Workplace health and safety is something that many employers and employees seldom think about after safety procedures are put in place. These procedures are in place to prevent workplace accidents, injuries and diseases. These processes must be “reasonably necessary and appropriate to protect workers on the job”. In addition, employees must be trained in these processes and are responsible for following them to ensure their safety on the job.
The Occupational Safety and Health Administration (OSHA) is the government entity responsible for issuing regulations regarding workplace safety under the jurisdiction of the US Department of Labor (DOL). While OSHA has specific regulations for general industry, construction, maritime and agriculture, the regulations also include a “general duty” clause. This clause states that “each employer ‘shall furnish…a place of employment which is free from recognized hazards that are causing or likely to cause death or serious physical harm to his employees’.
While the regulations require employers to provide guidelines and the necessary equipment to maintain a safe working environment, employees are required to follow the protocols in place with regard to their own “actions and conduct”. In essence, OSHA requires both employers and employees work together to create and maintain a safe working environment.
Many employers have safety committees which allow employers and employees to work together to create safety procedures and allows employees to communicate possible hazards or procedures that are cumbersome or difficult to maintain. Employers can communicate directly with employees any changes to regulations that require new procedures or equipment to maintain workplace safety. Companies that create a partnership have more employee cooperation in maintaining a safe environment, which benefits both employer and employee.
OSHA regulations require that employers have access to employees’ medical and exposure records, personal protective equipment and hazard communication. While OSHA requires employers to provide personal protective equipment such as hard hats for construction workers, the employee must use them. The employer also has the right to relevant medical records regarding any workplace injury. Finally, the employer bears the responsibility for clearly communicating any hazardous materials that employees may be exposed to on the job. A Material Safety Data Sheet (MSDS) must be on site for every hazardous material an employee has the potential of coming into contact with. Employers must also train employees to be aware of the hazardous materials, how to avoid exposure to these hazards and how to obtain information from the MSDS should exposure occur.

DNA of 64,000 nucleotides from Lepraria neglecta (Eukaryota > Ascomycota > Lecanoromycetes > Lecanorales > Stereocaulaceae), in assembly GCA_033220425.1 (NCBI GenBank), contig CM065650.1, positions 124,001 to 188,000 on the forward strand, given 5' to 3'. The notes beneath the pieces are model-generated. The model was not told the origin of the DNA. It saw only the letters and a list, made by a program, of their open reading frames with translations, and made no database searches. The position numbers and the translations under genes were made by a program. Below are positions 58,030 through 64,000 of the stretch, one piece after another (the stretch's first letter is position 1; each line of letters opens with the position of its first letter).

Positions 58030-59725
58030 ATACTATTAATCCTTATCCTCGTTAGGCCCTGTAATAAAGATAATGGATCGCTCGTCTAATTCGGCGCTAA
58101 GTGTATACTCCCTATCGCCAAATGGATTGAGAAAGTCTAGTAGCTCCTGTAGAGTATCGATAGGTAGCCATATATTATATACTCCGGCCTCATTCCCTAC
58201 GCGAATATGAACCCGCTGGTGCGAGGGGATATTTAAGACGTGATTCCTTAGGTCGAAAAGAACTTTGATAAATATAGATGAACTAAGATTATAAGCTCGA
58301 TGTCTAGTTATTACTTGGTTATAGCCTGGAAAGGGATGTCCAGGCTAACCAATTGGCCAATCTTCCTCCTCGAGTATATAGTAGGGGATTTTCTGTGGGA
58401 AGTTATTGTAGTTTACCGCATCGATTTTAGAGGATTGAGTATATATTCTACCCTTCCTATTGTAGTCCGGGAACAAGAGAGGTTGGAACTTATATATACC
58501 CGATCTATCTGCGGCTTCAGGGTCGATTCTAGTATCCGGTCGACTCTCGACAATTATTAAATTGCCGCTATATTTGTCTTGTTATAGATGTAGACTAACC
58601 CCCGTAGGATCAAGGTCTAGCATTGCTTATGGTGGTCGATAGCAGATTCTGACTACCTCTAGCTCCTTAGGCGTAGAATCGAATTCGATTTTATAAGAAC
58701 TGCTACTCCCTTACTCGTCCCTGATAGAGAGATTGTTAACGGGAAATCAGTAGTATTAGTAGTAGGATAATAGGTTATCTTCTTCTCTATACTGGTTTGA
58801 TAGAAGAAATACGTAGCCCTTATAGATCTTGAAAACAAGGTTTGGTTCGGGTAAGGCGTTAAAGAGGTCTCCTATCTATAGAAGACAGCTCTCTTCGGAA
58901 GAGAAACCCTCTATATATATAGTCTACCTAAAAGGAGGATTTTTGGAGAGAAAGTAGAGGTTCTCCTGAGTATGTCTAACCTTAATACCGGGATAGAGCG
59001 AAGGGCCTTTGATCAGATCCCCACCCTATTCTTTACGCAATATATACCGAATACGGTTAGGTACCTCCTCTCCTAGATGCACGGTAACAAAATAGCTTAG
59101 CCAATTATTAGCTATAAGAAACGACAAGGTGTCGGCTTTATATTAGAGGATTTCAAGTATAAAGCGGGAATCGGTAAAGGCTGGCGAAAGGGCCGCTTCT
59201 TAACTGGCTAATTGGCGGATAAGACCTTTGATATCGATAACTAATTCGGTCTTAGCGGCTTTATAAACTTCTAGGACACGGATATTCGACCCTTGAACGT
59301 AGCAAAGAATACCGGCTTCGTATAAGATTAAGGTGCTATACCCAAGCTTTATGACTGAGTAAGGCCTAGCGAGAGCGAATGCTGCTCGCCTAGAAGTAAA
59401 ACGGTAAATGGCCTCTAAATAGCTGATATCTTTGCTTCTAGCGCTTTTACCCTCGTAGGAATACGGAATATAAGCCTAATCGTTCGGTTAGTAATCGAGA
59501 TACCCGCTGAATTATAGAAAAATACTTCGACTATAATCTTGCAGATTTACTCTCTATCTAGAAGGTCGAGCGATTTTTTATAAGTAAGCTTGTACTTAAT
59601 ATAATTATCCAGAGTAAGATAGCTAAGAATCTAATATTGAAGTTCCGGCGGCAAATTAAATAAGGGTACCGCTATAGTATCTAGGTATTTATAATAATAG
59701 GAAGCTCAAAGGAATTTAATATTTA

What Emplotees Should Do
While OSHA has many requirements for employers to keep their workplace safe, there are practices in place for employees who find their employer has been lax in enforcing or maintaining the regulations. Employees have the right to file a complaint with OSHA regarding the health and safety conditions of their workplace while retaining a certain degree of anonymity. Workers are also permitted to be involved with any OSHA workplace inspection. Should an employer discriminate against an employee for filing a complaint, OSHA will investigate provided the employee files within thirty days of the event. However, employees must always observe current safety procedures to be protected under these rights.
Both employees and employers have a significant stake in maintaining workplace safety. A safe working environment keeps employees healthy and maintains productivity, which allows employers to continue to produce goods or services and pay wages. Employers and employees working cooperatively helps maintain trust and goodwill, which is good for everyone.
Sarah works for Substaion Safety running the online marketing for the group of companies.
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